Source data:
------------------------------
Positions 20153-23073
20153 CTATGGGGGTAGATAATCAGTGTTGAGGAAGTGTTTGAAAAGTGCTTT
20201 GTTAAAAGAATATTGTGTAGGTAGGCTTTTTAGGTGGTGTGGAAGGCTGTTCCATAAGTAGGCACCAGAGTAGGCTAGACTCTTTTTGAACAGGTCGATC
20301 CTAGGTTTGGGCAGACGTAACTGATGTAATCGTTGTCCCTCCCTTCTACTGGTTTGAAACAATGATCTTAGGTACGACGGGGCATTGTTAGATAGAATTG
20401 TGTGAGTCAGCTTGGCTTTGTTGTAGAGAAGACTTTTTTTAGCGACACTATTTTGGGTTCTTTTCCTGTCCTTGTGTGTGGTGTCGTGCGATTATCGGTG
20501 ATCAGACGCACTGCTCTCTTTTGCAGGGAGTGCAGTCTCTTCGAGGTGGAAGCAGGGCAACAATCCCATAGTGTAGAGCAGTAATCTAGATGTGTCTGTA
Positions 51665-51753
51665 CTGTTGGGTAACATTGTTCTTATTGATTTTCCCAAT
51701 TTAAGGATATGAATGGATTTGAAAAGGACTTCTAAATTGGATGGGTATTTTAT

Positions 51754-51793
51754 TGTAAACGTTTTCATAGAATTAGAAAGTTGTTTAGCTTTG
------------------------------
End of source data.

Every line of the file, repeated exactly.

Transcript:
Positions 20153-23073
20153 CTATGGGGGTAGATAATCAGTGTTGAGGAAGTGTTTGAAAAGTGCTTT
20201 GTTAAAAGAATATTGTGTAGGTAGGCTTTTTAGGTGGTGTGGAAGGCTGTTCCATAAGTAGGCACCAGAGTAGGCTAGACTCTTTTTGAACAGGTCGATC
20301 CTAGGTTTGGGCAGACGTAACTGATGTAATCGTTGTCCCTCCCTTCTACTGGTTTGAAACAATGATCTTAGGTACGACGGGGCATTGTTAGATAGAATTG
20401 TGTGAGTCAGCTTGGCTTTGTTGTAGAGAAGACTTTTTTTAGCGACACTATTTTGGGTTCTTTTCCTGTCCTTGTGTGTGGTGTCGTGCGATTATCGGTG
20501 ATCAGACGCACTGCTCTCTTTTGCAGGGAGTGCAGTCTCTTCGAGGTGGAAGCAGGGCAACAATCCCATAGTGTAGAGCAGTAATCTAGATGTGTCTGTA
Positions 51665-51753
51665 CTGTTGGGTAACATTGTTCTTATTGATTTTCCCAAT
51701 TTAAGGATATGAATGGATTTGAAAAGGACTTCTAAATTGGATGGGTATTTTAT

Positions 51754-51793
51754 TGTAAACGTTTTCATAGAATTAGAAAGTTGTTTAGCTTTG